Smaller doses of monkeypox vaccine got the OK. Here’s how that works at one clinic
Mark Webber and Doug Brown rose before dawn to make the trip from Agoura Hills, arriving around 6 a.m. at the Leimert Park clinic in the hopes of getting vaccinated against monkeypox.
“We came out in the ‘80s. We remember when HIV blew through,” said Webber, 54, a Maryland resident who has been in Southern California to care for his late father. As monkeypox has arisen as a health threat, “we take it very seriously.”
The line began to form hours before the Crenshaw Boulevard clinic began administering shots Wednesday, snaking through the parking lot of the St. John’s Community Health site. Inside the clinic, health workers had split each vial of Jynneos vaccine into five doses, after federal officials gave the green light Tuesday to change the way the shots are administered.
In the broiling heat, St. John’s nursing director Gale Castillo walked down the line of patients awaiting their shots, explaining what to expect: The vaccine would not be given subcutaneously — in the fatty tissue under the skin — but at a shallower level in the skin. “If you’ve ever had a TB test? Same thing,” Castillo told them, displaying photos of the process.
The Jynneos vaccine, a shot approved by the Food and Drug Administration to protect against monkeypox, has been in limited supply as Angelenos try to avoid the virus. The infectious disease is rarely fatal, but can cause fevers, aches, swollen lymph nodes and painful lesions, and has forced people to isolate themselves for weeks.
As demand has outstripped supply, Los Angeles County has limited who is eligible for the vaccine, only offering the shots to people deemed to be at higher risk. It has also been urging health providers to prioritize giving out first doses of the Jynneos vaccine — meant to be provided in two doses at least four weeks apart — over ensuring that people get their second dose.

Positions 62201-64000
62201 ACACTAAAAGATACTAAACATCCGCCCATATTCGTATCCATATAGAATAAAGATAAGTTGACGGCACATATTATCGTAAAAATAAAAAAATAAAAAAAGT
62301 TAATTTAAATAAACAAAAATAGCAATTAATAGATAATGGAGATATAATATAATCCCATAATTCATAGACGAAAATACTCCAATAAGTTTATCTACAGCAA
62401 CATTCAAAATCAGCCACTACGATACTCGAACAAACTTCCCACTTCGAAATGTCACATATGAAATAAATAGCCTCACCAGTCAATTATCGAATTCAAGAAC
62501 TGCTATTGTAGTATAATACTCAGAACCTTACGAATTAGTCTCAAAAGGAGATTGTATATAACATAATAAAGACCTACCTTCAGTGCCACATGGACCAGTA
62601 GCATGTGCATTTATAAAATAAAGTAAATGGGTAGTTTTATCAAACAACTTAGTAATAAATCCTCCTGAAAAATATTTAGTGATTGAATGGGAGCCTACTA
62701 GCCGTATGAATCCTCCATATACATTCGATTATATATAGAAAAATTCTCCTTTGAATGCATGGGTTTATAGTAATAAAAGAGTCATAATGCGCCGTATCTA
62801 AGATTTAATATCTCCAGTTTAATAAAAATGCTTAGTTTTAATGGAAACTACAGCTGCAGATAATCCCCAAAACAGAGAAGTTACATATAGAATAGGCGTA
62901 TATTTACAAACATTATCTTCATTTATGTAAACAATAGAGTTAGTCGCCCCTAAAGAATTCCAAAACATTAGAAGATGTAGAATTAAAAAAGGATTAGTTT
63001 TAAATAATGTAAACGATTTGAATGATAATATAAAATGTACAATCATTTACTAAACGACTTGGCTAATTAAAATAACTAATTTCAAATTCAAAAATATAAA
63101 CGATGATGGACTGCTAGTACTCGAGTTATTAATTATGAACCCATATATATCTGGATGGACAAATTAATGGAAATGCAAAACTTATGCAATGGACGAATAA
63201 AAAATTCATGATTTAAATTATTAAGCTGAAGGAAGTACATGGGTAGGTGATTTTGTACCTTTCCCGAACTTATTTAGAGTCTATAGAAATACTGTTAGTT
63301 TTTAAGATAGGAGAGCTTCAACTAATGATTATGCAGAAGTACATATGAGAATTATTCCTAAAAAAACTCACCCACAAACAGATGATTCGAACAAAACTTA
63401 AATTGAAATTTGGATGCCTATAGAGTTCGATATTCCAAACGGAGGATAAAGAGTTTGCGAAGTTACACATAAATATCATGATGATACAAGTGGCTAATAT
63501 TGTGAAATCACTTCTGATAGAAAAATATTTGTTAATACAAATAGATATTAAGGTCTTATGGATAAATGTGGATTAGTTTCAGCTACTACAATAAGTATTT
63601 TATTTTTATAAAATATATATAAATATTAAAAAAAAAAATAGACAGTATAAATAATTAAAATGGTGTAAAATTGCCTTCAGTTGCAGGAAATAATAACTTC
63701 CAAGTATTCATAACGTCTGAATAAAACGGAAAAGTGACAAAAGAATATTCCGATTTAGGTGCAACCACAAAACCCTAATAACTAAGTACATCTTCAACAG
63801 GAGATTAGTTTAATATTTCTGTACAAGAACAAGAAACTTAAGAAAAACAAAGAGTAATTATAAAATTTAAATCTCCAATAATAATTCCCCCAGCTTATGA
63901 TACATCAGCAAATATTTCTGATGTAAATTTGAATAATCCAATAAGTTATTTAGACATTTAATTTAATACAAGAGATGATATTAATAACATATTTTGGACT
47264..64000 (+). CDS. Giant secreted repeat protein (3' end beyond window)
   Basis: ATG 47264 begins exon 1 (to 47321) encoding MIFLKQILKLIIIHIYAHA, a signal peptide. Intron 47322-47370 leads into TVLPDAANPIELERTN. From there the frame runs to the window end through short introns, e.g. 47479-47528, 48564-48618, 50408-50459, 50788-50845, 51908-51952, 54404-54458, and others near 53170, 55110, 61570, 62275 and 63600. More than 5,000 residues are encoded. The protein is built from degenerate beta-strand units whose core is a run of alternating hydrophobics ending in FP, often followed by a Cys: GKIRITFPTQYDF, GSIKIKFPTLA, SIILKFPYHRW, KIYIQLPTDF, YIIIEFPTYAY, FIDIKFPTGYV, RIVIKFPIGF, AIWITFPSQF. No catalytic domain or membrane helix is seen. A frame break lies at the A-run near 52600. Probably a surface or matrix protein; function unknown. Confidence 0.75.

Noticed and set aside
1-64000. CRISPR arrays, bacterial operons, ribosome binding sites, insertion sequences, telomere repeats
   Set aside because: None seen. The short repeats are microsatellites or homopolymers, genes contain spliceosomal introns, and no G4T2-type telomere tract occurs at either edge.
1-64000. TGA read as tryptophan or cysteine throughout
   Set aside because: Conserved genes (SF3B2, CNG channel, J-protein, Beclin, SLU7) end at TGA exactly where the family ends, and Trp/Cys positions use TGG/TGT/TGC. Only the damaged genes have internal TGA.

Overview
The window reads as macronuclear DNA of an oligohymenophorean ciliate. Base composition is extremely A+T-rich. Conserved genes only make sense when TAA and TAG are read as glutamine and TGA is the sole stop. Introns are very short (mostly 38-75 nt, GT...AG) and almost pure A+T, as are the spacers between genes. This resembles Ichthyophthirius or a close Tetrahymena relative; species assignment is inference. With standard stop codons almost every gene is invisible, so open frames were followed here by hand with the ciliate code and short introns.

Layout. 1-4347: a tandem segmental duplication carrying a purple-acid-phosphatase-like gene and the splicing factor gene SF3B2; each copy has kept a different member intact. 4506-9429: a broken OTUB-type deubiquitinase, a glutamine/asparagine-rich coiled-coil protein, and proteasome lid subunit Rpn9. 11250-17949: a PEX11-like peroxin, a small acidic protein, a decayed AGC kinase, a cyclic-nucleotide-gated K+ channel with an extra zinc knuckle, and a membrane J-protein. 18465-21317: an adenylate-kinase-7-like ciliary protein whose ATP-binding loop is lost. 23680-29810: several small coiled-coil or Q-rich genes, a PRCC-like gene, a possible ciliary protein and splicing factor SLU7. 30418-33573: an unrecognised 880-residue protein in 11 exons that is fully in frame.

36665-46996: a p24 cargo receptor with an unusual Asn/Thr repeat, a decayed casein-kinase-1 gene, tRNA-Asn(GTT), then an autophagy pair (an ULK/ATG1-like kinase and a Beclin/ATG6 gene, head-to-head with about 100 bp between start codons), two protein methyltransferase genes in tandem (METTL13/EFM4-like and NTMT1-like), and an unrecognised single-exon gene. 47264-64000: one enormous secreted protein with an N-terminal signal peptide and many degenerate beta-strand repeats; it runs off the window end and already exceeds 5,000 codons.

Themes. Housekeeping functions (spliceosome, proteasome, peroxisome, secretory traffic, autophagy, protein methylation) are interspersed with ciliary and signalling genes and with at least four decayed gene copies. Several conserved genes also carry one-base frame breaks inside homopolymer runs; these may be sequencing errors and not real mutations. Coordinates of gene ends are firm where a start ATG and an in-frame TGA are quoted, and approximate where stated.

Federal officials also announced Tuesday that they would stretch the monkeypox vaccine supply by allowing medical providers to give smaller doses at a shallower level in the skin. The method, called intradermal injection, has been previously used with other inoculations in short supply. The FDA cited a clinical study that found the smaller, shallower doses generated a similar kind of immune response as subcutaneous injections. Doing so could effectively quintuple the number of available shots, since the method uses only a fifth of a full dose.
“I think that this is a very smart utilization of the vaccine,” said Anne Rimoin, a professor of epidemiology at the UCLA Fielding School of Public Health. Rimoin said the plan was rooted in sound science, “but we will need to do some work to assess how effective it’s going to be.”
CDC director Dr. Rochelle Walensky told reporters Tuesday that the intradermal method was a better way of expanding vaccine access than only giving people a single shot. Dr. Rita Singhal, chief medical officer for the L.A. County public health department, said Thursday that it would “be opening up for second doses as we transition to the intradermal or alternate regimen.”